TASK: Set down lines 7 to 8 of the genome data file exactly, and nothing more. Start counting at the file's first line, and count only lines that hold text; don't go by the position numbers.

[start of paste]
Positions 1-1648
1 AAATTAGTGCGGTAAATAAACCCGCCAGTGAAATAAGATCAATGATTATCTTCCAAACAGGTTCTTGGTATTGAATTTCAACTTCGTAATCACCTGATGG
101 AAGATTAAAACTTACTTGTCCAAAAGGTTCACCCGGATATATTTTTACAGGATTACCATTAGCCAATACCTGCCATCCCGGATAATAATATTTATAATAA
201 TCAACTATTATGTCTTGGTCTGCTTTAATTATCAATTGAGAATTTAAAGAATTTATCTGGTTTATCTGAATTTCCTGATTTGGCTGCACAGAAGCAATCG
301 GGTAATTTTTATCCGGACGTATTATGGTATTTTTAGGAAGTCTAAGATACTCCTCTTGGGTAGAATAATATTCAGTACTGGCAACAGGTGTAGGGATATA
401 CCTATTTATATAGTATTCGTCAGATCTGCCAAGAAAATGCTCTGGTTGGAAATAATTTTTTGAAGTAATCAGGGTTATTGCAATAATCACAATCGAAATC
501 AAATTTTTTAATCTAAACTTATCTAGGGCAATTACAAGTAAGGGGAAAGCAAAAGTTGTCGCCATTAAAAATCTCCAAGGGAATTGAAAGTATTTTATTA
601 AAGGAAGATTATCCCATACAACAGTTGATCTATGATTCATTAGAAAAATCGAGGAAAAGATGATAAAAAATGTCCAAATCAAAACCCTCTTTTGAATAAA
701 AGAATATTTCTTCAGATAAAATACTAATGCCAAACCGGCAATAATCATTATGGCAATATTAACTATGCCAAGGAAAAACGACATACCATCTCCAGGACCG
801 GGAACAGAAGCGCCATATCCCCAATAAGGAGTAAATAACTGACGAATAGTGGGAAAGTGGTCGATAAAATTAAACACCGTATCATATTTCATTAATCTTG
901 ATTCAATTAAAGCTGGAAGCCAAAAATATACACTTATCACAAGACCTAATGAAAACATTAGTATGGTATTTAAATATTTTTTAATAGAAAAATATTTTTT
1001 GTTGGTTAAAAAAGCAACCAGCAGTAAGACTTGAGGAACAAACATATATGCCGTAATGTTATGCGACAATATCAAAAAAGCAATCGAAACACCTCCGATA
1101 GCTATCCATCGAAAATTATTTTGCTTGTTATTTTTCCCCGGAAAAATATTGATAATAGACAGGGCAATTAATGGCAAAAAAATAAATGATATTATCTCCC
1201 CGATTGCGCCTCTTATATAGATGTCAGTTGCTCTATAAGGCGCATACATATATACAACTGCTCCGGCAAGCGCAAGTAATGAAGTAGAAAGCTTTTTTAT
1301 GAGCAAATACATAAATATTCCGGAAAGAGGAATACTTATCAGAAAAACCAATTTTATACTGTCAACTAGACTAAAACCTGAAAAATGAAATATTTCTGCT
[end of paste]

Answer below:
501 AAATTTTTTAATCTAAACTTATCTAGGGCAATTACAAGTAAGGGGAAAGCAAAAGTTGTCGCCATTAAAAATCTCCAAGGGAATTGAAAGTATTTTATTA
601 AAGGAAGATTATCCCATACAACAGTTGATCTATGATTCATTAGAAAAATCGAGGAAAAGATGATAAAAAATGTCCAAATCAAAACCCTCTTTTGAATAAA